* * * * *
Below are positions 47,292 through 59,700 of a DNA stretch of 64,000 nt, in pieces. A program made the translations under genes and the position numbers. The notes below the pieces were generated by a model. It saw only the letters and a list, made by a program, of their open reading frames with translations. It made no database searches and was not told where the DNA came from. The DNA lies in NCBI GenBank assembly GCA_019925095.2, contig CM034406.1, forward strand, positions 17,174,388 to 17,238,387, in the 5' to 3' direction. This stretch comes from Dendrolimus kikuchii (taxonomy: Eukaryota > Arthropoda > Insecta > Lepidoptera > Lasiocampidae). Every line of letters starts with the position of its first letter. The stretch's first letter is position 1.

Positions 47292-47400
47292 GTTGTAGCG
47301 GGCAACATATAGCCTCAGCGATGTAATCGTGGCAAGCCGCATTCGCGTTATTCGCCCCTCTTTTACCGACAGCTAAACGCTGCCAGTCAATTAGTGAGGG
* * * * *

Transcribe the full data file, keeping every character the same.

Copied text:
Below are positions 47,292 through 59,700 of a DNA stretch of 64,000 nt, in pieces. A program made the translations under genes and the position numbers. The notes below the pieces were generated by a model. It saw only the letters and a list, made by a program, of their open reading frames with translations. It made no database searches and was not told where the DNA came from. The DNA lies in NCBI GenBank assembly GCA_019925095.2, contig CM034406.1, forward strand, positions 17,174,388 to 17,238,387, in the 5' to 3' direction. This stretch comes from Dendrolimus kikuchii (taxonomy: Eukaryota > Arthropoda > Insecta > Lepidoptera > Lasiocampidae). Every line of letters starts with the position of its first letter. The stretch's first letter is position 1.

Positions 47292-47400
47292 GTTGTAGCG
47301 GGCAACATATAGCCTCAGCGATGTAATCGTGGCAAGCCGCATTCGCGTTATTCGCCCCTCTTTTACCGACAGCTAAACGCTGCCAGTCAATTAGTGAGGG